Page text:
EDITORIAL: Who should run: Hasegawa or Virk?


Bob Hasegawa (left) and Bobby Virk

This is not the first time that Asian American candidates have competed for the same political seat. Dr. Bobby Virk, an orthodontist, has announced his candidacy for the 11th District state senate seat, a seat that Rep. Bob Hasegawa has also filed for. They are both Democrats. The seat is being vacated by Sen. Margarita Prentice, who is retiring.
The 11th District includes Seattle’s Beacon Hill, South Park, and portions of Renton, Kent, Tukwila, Burien, and the SeaTac area.
Virk is of Indian descent and has never been in office. Last year, he considered running for the 11th District seat, but he changed his plans when Prentice announced her retirement. So far, he has raised more than $200,000 and has received the endorsement of the senate caucus.
Currently, Hasegawa and Virk are each trying to persuade the other not to run. If they both run, it could destroy the community’s unity and hurt both their chances of getting the seat, especially if a third party joins the race.
Who should drop out?
Hasegawa has name familiarity after running for re-election three times. He has served in the legislature since 2005 and has gained the support of many Asians, especially Japanese and Chinese Americans. Virk, Prentice’s former fundraising chair, has Prentice’s and Indian Americans’ support, as well as money in the bank. He predicts that he could raise another $100,000 by the end of April.
I don’t think either Hasegawa or Virk is going to sacrifice their campaign for the other person. And they shouldn’t have to. This is a free country. Both are qualified candidates who have big dreams. This is a chance for them to prove that they can compete. Let the voters make their choice.
Let’s think positively. It’s good news that Asian Americans are so passionate about public service. Years ago, Asian Americans had a hard time finding anyone willing to run. We should celebrate the fact that the Asian community is so progressive. Community members understand that if they don’t come to the table themselves, they will have no voice.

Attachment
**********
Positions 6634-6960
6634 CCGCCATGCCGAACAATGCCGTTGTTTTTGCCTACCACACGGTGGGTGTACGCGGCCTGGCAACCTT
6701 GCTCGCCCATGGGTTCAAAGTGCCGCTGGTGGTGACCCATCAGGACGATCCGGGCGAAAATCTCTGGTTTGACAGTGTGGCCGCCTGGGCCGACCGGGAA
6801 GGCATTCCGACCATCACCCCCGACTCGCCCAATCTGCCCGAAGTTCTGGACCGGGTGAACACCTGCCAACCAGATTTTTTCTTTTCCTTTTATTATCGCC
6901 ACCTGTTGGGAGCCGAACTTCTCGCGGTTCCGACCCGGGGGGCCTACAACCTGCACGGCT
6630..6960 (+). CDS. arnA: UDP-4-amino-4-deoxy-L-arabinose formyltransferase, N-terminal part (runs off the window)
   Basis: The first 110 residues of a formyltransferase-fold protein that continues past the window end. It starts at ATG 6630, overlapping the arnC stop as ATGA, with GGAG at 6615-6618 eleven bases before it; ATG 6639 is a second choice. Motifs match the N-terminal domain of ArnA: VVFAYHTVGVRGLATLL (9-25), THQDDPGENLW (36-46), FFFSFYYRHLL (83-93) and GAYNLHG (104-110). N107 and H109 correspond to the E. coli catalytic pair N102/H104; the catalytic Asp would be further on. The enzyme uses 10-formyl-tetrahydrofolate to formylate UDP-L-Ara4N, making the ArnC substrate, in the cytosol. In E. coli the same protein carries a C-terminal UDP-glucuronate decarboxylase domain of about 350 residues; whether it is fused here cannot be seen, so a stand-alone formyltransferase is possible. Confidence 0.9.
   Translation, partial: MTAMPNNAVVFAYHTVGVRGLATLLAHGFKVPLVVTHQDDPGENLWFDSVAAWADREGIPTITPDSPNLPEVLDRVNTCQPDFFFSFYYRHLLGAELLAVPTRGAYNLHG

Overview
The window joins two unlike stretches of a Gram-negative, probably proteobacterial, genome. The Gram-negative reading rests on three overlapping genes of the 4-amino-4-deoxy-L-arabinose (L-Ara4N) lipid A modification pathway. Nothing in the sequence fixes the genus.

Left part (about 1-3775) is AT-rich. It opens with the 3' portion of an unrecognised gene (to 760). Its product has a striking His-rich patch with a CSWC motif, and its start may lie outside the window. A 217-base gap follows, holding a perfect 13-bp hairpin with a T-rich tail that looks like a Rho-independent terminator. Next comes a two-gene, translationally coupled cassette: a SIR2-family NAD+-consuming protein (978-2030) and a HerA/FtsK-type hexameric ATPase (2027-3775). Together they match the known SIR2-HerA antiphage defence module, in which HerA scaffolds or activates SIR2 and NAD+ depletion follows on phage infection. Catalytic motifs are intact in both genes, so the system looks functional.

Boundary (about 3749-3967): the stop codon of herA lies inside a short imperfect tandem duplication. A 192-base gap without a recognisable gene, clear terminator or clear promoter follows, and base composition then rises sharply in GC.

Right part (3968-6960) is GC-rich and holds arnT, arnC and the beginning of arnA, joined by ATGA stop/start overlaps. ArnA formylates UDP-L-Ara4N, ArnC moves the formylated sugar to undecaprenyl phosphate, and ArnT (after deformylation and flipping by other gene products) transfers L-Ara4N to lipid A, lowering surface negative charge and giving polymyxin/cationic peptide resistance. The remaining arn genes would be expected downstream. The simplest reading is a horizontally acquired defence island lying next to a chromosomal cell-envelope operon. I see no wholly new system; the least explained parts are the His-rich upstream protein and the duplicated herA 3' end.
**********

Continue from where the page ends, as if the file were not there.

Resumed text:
When Asians run against Asians, there’s always a silver lining. It creates a bigger buzz. People are galvanized. Asian Americans become better campaigners, especially young people. Campaigning is the best way to nurture young people who aim for political careers.
The history of Asians running against their own began in 1984. Bob Santos ran against Cheryl Chow for King County Council. This did split the Asian vote. Ron Sims won as a result. In 1991, Martha Choe ran against Betty Patu for Seattle City Council. Choe won overwhelmingly. The Asian vote is critical in a tight race. In 1997, two Asians ran for Seattle mayor, Charlie Chong and Cheryl Chow, in a crowded race of five candidates. Chow lost in the primary and Chong lost in the general election. Many Asian Americans voted for Paul Schell to be mayor.
However, Patu learned about political campaigns after her loss. Patu later beat Wilson Chin for the Seattle School Board race in 2009. It divided the Asian community, as Chin was a strong candidate. But Patu had a following after working as an educator for decades.
In every campaign, we grow as a community. We have evolved into a sophisticated political machine in terms of fundraising, voter participation, and building relationships with the mainstream. Let’s thank our candidates who have the courage to run and serve, whether they win or lose! (end)

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